Artificial intelligence is now rippling through the finance industry, so it’s important for us to take stock of which players are doing the most to stay ahead of this digital transformation. That’s because this critical sector of fintech could well determine the fate of the top financial players for the next decade.
At the moment, it seems that bigger is better.
According to a recent Mercator Advisory report, large financial institutions such as Wells Fargo (NYSE:WFC), BNY Mellon (NYSE:BK), and Capital One (NYSE:COF) seem to hold a clear edge over their smaller counterparts. Large banks as a whole have been surprisingly fast and adept at integrating artificial intelligence into processes and departments such as regulatory compliance, legal, and payments fraud detection.
The same holds true in Canada, where Royal Bank (TSX:RY) and Toronto-Dominion Bank (TSX:TD) seem to lead the pack. In January, TD snapped up Layer 6 AI, a startup that uses AI to analyze data in order to learn and anticipate customer needs. Royal Bank, in particular, stands out, having delved into AI early on, incorporating the technology into its RBC Capital Markets research arm since 2016. Just last year, RBC announced a plan to spend $3.2 billion in artificial intelligence and digital products and has since internally developed an AI-powered NOMI tool that can help retail customers better manage their finances and track spending.
But arguably the most promising deployment of banking AI is through its customer-facing applications. That is, leveraging tools such as NOMI to talk to customers through cognitive messaging. Ever since 2017, when Bank of America Corp. (NYSE:BAC) and Mastercard (NYSE:MA) first launched their chatbots, the banking industry has proliferated with these ‘automated customer experiences.’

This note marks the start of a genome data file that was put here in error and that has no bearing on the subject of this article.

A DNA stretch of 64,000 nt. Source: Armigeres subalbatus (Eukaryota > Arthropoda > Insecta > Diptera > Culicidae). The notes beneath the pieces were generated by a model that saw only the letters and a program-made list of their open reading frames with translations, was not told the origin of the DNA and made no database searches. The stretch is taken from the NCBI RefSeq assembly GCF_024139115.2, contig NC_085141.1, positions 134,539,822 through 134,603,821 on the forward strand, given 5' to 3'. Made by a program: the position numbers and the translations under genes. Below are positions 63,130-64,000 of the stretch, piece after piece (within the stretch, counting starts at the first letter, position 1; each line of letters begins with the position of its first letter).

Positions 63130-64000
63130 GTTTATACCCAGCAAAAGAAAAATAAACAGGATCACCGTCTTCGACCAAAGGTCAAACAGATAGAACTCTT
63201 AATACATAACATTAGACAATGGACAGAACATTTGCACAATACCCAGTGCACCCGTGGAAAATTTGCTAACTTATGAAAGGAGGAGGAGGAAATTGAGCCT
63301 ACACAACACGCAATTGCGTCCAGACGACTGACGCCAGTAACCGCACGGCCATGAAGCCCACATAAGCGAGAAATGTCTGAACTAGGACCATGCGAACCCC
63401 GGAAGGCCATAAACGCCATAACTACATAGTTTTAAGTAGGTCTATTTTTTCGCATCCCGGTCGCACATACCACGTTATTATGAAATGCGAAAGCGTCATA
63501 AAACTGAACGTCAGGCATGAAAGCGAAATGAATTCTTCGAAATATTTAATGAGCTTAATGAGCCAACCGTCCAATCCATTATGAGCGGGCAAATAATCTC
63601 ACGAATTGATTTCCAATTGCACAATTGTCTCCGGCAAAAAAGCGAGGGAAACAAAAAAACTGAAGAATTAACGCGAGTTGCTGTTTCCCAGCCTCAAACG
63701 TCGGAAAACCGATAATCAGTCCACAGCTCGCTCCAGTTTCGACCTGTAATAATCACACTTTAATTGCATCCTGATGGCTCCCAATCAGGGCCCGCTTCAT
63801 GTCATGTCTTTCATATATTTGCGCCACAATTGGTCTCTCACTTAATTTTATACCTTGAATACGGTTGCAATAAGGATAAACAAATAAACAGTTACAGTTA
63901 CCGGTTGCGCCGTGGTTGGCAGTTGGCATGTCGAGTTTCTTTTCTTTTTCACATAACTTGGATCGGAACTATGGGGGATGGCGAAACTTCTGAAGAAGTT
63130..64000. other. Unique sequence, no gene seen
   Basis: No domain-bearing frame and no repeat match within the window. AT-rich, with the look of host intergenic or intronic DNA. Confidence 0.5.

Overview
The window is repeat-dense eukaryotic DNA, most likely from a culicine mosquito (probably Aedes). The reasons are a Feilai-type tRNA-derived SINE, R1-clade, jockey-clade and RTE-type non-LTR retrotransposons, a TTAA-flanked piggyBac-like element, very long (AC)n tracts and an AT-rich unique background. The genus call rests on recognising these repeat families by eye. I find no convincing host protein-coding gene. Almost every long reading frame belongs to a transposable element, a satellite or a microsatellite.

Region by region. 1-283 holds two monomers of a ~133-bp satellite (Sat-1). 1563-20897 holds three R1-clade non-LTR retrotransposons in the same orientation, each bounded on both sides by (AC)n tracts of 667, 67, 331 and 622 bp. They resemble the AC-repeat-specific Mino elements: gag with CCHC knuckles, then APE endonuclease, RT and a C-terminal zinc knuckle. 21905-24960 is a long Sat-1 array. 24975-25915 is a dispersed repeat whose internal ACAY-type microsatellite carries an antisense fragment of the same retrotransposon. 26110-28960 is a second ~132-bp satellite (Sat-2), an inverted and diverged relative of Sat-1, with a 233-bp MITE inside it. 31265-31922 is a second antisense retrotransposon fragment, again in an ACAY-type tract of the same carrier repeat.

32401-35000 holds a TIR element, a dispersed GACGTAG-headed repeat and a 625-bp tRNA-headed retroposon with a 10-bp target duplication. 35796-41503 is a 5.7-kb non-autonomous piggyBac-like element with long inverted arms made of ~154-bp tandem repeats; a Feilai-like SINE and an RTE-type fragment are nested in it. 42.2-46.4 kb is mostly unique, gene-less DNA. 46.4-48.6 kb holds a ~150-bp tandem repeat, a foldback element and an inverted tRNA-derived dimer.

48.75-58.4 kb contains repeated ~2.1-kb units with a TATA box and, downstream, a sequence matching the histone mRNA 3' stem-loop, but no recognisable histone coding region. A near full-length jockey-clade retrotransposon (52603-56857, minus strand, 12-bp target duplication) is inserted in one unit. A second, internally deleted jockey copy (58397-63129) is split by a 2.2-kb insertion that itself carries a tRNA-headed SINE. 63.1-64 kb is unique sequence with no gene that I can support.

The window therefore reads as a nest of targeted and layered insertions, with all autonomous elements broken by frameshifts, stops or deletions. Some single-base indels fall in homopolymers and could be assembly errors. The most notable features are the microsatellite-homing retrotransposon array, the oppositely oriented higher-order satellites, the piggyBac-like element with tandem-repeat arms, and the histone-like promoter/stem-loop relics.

In the past two years, banks have been deploying chatbots, to varying degrees of success. JPMorgan Chase (NYSE:JPM), for instance, uses its COIN chatbot for back-office purposes, to analyze contracts and handle basic IT requests, while Wells Fargo incorporates chatbots into Facebook Messenger.
There are several reasons to use chatbots in banking. First of all, they can deliver on cost savings, being much less expensive than their human counterparts. Juniper Research recently released a study claiming that cost savings for banks from chatbots should reach $7.3 billion by 2023 (up from $209 million in 2019). Second, they enhance operational efficiencies while boosting engagement rates with customers and prospects.
Bank of America is currently the US leader in the use of mobile banking and artificial intelligence implementation with its chatbot erica, a platform that sends personalized financial recommendations to customers from within the Bank of America mobile app, after analyzing the customer’s data using predictive analytics and cognitive learning. Although customers mainly use it to search their monthly transactions at the moment, its capabilities have only grown since launch.
Banking platforms such as erica have moved beyond being mere chatbots to developing cognitive AI functionality. While simple chatbots tend to be scripted, these platforms interact with customers in a way that’s personalized and data-driven, with a deep understanding of the underlying banking context—what the industry refers to as ‘conversational banking.’
Conversational banking platforms understand an individual’s financial situation based on an analysis of their personal banking information, and respond with suggestions on complex questions such as whether to consolidate personal loans, how best to send money to a colleague and what accounts to open—questions that would normally require a call to customer service or a trip to the bank.
While banking chatbots are now everywhere, most are still limited in functionality, scope, and geography. Financial institutions that can ultimately deploy this type of conversational banking holistically will likely ride at the crest of the next fintech wave.
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